Nov 8, 2018

Axios Pro Rata

By Dan Primack
Dan Primack
Top of the Morning

Photo by Al Drago, Pool/Getty Images

President Trump yesterday said during a lengthy press conference that he'd be open to raising taxes on corporations, as part of a hypothetical compromise with House Democrats to lower individual rates on the middle class.

  • Trump said this in response to a specific question, not spontaneously or from prepared remarks.
  • He also said any upward adjustment would have to be proposed by House Democrats, and cautioned that it would be difficult to get through the GOP-controlled Senate.
  • But, caveats aside, he could have simply said: "No, we're keeping corporate rates where they are." He didn't.
  • The markets either didn't notice, didn't care, or didn't believe him. Or they took Trump at his word that he won't do deals with House Democrats if they investigate his administration (which they will).
  • It's also theoretically possible that a compromise could include changes to carried interest tax treatment, which Trump (and many Democrats) wanted in the original tax cut bill but didn't get.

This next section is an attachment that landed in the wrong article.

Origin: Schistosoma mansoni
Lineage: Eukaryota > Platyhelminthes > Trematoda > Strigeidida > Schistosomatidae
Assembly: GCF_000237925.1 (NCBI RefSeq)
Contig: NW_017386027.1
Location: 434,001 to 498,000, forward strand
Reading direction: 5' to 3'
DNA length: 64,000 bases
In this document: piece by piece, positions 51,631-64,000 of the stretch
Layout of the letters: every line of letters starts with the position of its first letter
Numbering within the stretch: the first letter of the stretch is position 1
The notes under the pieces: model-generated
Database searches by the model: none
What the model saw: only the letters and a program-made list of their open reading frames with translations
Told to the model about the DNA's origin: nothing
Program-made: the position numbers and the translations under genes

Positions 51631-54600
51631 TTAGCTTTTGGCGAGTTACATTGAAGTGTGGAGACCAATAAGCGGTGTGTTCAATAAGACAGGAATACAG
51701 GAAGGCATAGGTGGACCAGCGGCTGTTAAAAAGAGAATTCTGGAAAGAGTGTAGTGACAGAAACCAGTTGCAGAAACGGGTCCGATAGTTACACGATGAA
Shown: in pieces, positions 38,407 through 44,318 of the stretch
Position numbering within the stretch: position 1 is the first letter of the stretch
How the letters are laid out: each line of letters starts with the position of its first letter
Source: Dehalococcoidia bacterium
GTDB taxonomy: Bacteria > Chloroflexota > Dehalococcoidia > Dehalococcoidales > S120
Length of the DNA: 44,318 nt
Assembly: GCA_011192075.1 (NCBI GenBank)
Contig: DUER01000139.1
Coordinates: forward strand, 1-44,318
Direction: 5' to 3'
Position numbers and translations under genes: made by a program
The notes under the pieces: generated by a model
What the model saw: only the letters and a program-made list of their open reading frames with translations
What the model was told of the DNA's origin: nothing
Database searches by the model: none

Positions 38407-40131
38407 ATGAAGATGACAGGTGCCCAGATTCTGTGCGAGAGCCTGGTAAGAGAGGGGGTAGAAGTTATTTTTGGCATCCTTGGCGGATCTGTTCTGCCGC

Trump and Republicans intended for the corporate tax cuts to be permanent, while most of the individual cuts are scheduled to sunset in 2025. But there isn't really such as thing as "permanent" when it comes to tax rates, which are always subject to legislative adjustment.

• More from the midterms: Yesterday's Pro Rata podcast focused on what we still don't know, what comes next and the role Silicon Valley could play in 2020. Listen here.

Chuckles from Omaha: Hedge funds in October had their worst month in seven years, despite a Halloween rally, according to multiple reports. The big downward driver appears to have been tech stocks.

💡 Bright idea: Power utility National Grid is launching a corporate venture capital group that aims to invest around $250 million into at least 30 companies over the next few years.

  • It will be led by Lisa Lambert, who previously was a managing partner with The Westley Group, before which she spent 19 years at Intel Capital.
  • Axios energy reporter Ben German goes deeper: "The new branch is designed to be an in-house VC firm for the power giant. But more broadly, it's aiming to help incubate and develop companies, while bringing more innovation overall to National Grid, which provides power and gas to millions of customers in the U.K. and northeast U.S. states."
No, she's not involved. But she is a cousin to those who are.

Margarita Louis-Dreyfus has secured around $900 million in financing to raise her stake in global commodities trader Louis Dreyfus Co. from 80% to 99.6%. She did not disclose the new capital source, although she's previously obtained loans from Credit Suisse.